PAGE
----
Saxo Bank has recently collaborated with the Italian bank Generali and the MoneyFarm online investment platform to provide technology infrastructures to give customers access to global capital markets through their technology and connectivity with over 100 global suppliers of liquidity. It is very costly and time consuming for any bank or fintech company to develop and maintain its own global capital market driver. For this reason, Saxo sees the tendency to create more and more widespread partnerships in these years. Today’s technology is so flexible that, for example, it is much easier for OpenAPI to generate an offer specifically tailored to the needs of its partners or customers – both front-end solutions and back-end solutions.

A shift from proprietary technology to its use

When we talk about sharing technology, it’s not just about buying software from a software vendor. The financial industry is complex and highly regulated, and software vendors may not always be able to navigate the system quickly and efficiently. That is why the conclusion of partnerships with other financial institutions, which can provide basic competence as “banking as a service”, is a very viable solution.

Airbnb, the largest provider of accommodation in the world, does not own real estate; Facebook, the most popular media owner in the world, does not create content, and Uber, the world’s largest taxi company, does not own vehicles. This only demonstrates that this move from holding assets to capitalizing on them has transformed a very wide range of sectors and is now entering the financial industry.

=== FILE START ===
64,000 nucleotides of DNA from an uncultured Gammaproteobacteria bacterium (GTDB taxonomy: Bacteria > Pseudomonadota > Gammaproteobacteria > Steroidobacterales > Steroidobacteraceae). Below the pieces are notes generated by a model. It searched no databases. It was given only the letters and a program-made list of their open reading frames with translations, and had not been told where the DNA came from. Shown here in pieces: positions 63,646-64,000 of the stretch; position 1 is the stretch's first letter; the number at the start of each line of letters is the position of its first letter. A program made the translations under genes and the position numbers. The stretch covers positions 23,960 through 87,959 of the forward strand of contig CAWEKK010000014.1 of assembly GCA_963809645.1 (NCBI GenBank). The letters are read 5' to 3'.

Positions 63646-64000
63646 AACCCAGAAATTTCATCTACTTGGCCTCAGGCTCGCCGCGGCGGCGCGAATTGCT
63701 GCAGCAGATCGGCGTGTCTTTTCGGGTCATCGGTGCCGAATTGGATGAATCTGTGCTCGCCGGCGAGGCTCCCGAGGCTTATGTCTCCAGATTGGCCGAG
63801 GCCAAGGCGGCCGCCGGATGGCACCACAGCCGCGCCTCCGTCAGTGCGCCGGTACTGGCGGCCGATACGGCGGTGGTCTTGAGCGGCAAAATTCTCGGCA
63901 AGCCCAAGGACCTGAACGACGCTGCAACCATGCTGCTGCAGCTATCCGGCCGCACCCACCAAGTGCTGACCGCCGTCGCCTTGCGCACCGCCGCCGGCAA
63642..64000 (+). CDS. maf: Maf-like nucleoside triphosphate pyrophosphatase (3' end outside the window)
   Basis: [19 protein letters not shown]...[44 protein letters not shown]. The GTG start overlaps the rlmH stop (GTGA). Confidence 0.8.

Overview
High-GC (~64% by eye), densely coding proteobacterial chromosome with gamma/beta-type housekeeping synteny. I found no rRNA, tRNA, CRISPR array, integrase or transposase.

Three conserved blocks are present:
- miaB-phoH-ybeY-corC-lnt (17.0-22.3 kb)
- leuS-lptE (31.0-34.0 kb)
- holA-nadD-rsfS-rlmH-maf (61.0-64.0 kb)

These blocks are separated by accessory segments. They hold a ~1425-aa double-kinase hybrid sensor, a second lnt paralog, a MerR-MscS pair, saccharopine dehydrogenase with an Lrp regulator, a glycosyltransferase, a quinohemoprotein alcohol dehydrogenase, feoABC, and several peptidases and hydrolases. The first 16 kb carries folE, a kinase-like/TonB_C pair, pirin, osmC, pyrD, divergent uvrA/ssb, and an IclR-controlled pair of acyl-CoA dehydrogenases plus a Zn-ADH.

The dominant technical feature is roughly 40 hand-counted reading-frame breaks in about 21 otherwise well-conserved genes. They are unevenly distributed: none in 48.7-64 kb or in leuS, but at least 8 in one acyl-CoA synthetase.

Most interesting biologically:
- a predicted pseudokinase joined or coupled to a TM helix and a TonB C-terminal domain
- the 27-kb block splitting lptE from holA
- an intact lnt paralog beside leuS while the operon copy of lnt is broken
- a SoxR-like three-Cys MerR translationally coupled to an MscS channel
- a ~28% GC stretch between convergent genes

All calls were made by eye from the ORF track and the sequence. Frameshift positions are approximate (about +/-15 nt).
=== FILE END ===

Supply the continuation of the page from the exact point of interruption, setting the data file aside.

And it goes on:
If you look at CRM systems, 15 years ago, many companies were building their own systems. Today, nobody would do this and almost everyone is buying “as-a-service” CRM systems from a few global specialists like Microsoft or Salesforce. The same applies to phone operating systems, accounting programs and a host of other key services.

“I have been analyzing the telecommunications industry for some time and can see clear similarities in how resellers built their own supply over existing infrastructure, provided by those who were essentially their competitors. Instead of focusing on keeping the entire value chain, they decided to spend their resources and energy on what they did best: tailor-made solutions for the specific audience with excellent service and competitive prices,” wrote Kyhl.

By adopting partnerships and technology sharing, banks can achieve telecommunication-like results. That’s what a lot of fintech companies are doing now. Instead of building the entire infrastructure needed to implement a robo-consultant, for example, they use our technology and market access as a basis. In this way, they receive the necessary technology and information from us and can focus on the skills that their offer really differs.

Looking 5 or 10 years ahead, we see a very different financial industry. Forced by technology, regulations and customer expectations, all financial institutions will have to understand their role in the value chain, embrace the ethos of the sharing economy, and be prepared to work with partners to provide the customer with a truly unique service.